decomposed and wasted away to return to the dust of the earth and assume
new atomic structures.

He had begun to wonder whether or not he had been dead all these forty
millions of years--suppose he had been merely in a state of suspended
animation. He had remembered a scientist of his day, who had claimed
that the body does not die at the point of official death. According to
the claims of this man, the cells of the body did not die at the moment
at which respiration, heart beats and the blood circulation ceased, but
it existed in the semblance of life for several days afterward,
especially in the cells of the bones, which died last of all.

Perhaps when he had been sent out into space in his rocket right after
his death, the action of the cosmic void was to halt his slow death of
the cells in his body, and hold him in suspended animation during the
ensuing millions of years. Suppose he should really die--destroying his
own brain? What lay beyond real death? Would it be a better plane of
existence than the Zoromes could offer him? Would he rediscover
humanity, or had they long since arisen to higher planes of existence or
reincarnation? Did time exist beyond the mysterious portals of death? If
not, then it was possible for him to join the souls of the human race.
Had he really been dead all this time? If so, he knew what to expect in
case he really destroyed his own brain. Oblivion!

Again the intense feeling of loneliness surged over him and held him
within its melancholy grasp. Desperately, he decided to find the nearest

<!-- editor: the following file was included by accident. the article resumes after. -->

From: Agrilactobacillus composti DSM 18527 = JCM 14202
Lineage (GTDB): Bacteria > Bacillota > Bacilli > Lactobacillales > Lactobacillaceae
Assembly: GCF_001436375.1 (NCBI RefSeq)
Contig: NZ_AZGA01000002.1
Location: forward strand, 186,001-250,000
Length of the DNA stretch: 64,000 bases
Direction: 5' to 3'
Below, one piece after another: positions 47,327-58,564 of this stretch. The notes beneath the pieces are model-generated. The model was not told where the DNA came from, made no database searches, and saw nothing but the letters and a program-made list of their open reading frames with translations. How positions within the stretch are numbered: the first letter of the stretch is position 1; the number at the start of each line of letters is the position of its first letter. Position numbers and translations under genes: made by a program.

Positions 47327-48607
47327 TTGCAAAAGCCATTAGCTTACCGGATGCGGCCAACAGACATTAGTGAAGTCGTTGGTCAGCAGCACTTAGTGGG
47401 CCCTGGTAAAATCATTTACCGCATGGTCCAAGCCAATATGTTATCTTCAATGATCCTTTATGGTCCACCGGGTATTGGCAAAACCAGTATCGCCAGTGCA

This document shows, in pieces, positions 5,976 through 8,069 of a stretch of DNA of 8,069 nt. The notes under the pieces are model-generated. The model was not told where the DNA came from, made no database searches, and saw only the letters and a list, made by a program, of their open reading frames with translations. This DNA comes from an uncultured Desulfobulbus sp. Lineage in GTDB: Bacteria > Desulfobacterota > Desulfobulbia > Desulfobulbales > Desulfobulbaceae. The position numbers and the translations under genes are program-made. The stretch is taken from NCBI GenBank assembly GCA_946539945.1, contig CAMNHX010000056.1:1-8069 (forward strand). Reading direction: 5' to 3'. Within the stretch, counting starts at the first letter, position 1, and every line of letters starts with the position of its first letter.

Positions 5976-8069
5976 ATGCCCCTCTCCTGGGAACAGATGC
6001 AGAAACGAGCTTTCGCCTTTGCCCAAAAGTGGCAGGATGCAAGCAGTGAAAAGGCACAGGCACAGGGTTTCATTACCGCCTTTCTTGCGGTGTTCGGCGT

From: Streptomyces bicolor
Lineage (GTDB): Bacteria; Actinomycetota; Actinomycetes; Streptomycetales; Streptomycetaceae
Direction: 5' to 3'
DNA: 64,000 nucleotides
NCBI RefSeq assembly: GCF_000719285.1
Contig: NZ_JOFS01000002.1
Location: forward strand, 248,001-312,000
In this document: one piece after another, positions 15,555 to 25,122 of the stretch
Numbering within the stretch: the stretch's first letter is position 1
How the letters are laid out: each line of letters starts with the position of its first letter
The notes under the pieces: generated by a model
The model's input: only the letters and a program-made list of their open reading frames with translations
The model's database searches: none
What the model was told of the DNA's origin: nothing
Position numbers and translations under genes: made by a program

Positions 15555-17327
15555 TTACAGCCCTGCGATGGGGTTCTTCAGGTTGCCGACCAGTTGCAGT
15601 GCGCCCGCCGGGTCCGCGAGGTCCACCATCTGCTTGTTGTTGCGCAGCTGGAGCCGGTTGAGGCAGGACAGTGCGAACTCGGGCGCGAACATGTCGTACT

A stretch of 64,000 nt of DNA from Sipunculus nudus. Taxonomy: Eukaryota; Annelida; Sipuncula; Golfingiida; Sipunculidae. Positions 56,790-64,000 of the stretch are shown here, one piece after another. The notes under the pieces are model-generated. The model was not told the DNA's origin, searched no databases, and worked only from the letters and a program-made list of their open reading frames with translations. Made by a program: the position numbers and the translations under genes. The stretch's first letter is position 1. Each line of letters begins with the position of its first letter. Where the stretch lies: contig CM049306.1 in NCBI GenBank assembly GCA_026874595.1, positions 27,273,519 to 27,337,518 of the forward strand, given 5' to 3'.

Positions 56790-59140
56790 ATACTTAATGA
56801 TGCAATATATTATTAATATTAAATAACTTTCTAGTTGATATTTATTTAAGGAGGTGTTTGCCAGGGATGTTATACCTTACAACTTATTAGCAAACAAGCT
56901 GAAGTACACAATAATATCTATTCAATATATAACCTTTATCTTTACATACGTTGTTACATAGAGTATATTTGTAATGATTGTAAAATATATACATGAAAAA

cliff and jump from it--head-first! Humanity called; no man lived to
companion him. His four metal limbs carried him swiftly to the summit of
a nearby precipice. Why not gamble on the hereafter? 25X-987,
understanding his trend of thought, did not attempt to restrain him.
Instead, the machine man of Zor waited patiently.

As Professor Jameson stood there meditating upon the jump which would
hurl him now into a new plane of existence--or into oblivion, the
thought transference of 25X-987 reached him. It was laden with the
wisdom born of many planets and thousands of centuries' experience.

"Why jump?" asked the machine man. "The dying world holds your
imagination within a morbid clutch. It is all a matter of mental
condition. Free your mind of this fascinating influence and come with us
to visit other worlds, many of them are both beautiful and new. You will
then feel a great difference.

"Will you come?"

The professor considered for a moment as he resisted the impulse to dive
off the declivity to the enticing rocks far below. An inspiration seized
him. Backing away from the edge of the cliff, he joined 25X-987 once

"I shall come," he stated.

He would become an immortal after all and join the Zoromes in their
never-ending adventures from world to world. They hastened to the space
ship to escape the depressing, dreary influence of the dying world,
which had nearly driven Professor Jameson to take the fatal leap to

Next: The Memory Of Mars

Previous: The Dying World